“These are all very typical payment methods, and we want to make things as easy as possible for our clients,” Morgan said. “Additionally, we have recently begun a discussion internally as mobile payment methods grow in popularity. We have not received much in the way of requests for alternative payment options but feel it will eventually become more common.”

Morgan said the type of payments he receives varies depending on the person and the amount of the transaction. The most common payment method is check, followed by credit card, financing, and finally, cash, he noted.

“The least costly payment method for us is a personal check,” Morgan said. “Obviously there is a cost to the company for both credit card and financing transactions. With regards to cash, it creates a hassle, as it requires a physical trip to the bank to deposit it. Especially with larger amounts, many technicians prefer to come drop the cash off, as they are eager to not be responsible for it, which is understandable, but it can also throw off the day’s schedule. Our bank does not require the physical check any longer. To deposit a personal check, we simply scan it directly into our account dashboard, and it is funded immediately.”

Thornton & Grooms in Farmington Hills, Michigan, also offers these same payment options.

“We offer consumer financing as a tool to help our customer buy what they want and to ease the burden of an emergency larger-cost purchase being thousands to tens of thousands, such as with furnace and air conditioning systems,” said Matt Bergstrom, owner and president, Thornton & Grooms.

Bergstrom added that while his company has looked into mobile payment options, he has found that his existing systems have these types of offerings as well.

“We are on ServiceTitan, and they allow for check capture in the field,” he said. “A photo is taken and automatically deposited in the bank — no more lost checks — and it does the same with credit cards. It allows for faster deposits of funds and increased security of the consumers’ bank and credit card information.”

Bergstrom noted that cash, check, or debit cards cost the least for the company because the processing fees are low or non-existent.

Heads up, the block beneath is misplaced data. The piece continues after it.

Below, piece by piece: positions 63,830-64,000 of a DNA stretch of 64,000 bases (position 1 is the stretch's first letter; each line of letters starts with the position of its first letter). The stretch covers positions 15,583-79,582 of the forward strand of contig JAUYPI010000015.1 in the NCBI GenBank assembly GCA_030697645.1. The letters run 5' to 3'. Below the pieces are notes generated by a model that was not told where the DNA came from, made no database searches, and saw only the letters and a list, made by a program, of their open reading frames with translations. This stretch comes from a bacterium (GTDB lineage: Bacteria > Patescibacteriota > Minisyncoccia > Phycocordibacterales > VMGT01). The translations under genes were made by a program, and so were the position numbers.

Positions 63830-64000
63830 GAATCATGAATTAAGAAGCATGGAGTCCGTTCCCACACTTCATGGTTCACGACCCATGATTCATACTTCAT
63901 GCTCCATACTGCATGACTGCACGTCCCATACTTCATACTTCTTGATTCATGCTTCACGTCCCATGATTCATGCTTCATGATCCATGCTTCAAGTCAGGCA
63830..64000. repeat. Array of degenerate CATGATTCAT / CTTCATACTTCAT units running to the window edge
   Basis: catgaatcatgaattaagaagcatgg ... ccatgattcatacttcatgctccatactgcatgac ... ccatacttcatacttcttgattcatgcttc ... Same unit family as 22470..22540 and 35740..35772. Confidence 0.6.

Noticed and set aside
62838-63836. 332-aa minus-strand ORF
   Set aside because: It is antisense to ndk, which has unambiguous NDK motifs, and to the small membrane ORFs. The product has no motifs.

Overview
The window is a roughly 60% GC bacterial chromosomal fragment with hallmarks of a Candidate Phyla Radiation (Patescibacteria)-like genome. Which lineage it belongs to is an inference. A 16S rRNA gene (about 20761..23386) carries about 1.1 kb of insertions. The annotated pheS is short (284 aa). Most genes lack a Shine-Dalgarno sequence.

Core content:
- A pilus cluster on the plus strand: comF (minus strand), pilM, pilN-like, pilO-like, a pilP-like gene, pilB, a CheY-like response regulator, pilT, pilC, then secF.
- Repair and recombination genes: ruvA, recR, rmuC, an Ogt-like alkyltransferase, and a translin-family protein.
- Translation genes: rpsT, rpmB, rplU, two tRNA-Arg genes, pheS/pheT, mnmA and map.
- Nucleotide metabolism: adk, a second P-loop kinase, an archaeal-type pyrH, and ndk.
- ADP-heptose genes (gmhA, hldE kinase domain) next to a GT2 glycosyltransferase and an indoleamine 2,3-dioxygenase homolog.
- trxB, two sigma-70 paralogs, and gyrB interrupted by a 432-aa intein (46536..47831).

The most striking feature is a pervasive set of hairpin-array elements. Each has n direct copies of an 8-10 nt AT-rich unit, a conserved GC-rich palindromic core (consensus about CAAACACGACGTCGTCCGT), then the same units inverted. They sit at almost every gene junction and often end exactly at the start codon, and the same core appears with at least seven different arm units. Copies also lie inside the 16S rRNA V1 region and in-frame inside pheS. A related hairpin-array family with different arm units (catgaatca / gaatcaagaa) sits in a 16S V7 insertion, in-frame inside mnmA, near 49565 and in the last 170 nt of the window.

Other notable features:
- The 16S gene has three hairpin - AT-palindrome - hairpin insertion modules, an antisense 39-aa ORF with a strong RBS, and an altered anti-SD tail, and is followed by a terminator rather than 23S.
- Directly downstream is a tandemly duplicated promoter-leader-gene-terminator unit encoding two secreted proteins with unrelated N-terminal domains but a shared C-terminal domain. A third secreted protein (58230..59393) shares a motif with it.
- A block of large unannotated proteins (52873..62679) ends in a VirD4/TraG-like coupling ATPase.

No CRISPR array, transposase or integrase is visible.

Most businesses have dealt with forms of declined payments, whether they be check or credit card. Luckily, these don’t seem to happen often for HVAC contractors.

“We have very little bad debt each year because we have written policies which help us to avoid it and act fast when there is an issue,” Morgan said. “With regard to bad checks, we have $0 in uncollected checks annually. We are lucky to live in Arizona, where the state attorney general has zero tolerance for bad check writers. If we have trouble collecting, it’s a simple matter of submitting a form, and they handle all the enforcement — usually pretty quickly, I might add. We collect credit card payment right in the field on a tablet. If if a credit card is declined, we ask for another form of payment then and there.”

Bad payments are going to happen occasionally, and there are a small percentage of people who look to game the system, Bergstrom noted.

“We try to recognize those people up front, but we miss it at times,” he said. “We add 1 percent to all pricing for every fraud recovery, similar to the retail world. It’s going to happen, and you can’t catch it all.”

On the rare occasion a bad payment does come back, McAfee Heating & Air Conditioning tries to work with its customers.

“When we do get a check that comes back as insufficient funds or it’s written out of a closed account, we give them a phone call,” Salley said. “We do very soft collections to try and work with them. They may say, ‘I’m very sorry, something came out of my account. Could you redeposit it on Friday when I get paid?’ And we tell them no problem. Most of those we’re able to collect on. Declined credit cards are usually a result of … a card that has expired or the bank has issued them a new card, so we just give them a phone call to update that information. Our goal is to make it easy for the customer to do business with us.”

Publication date: 8/27/2018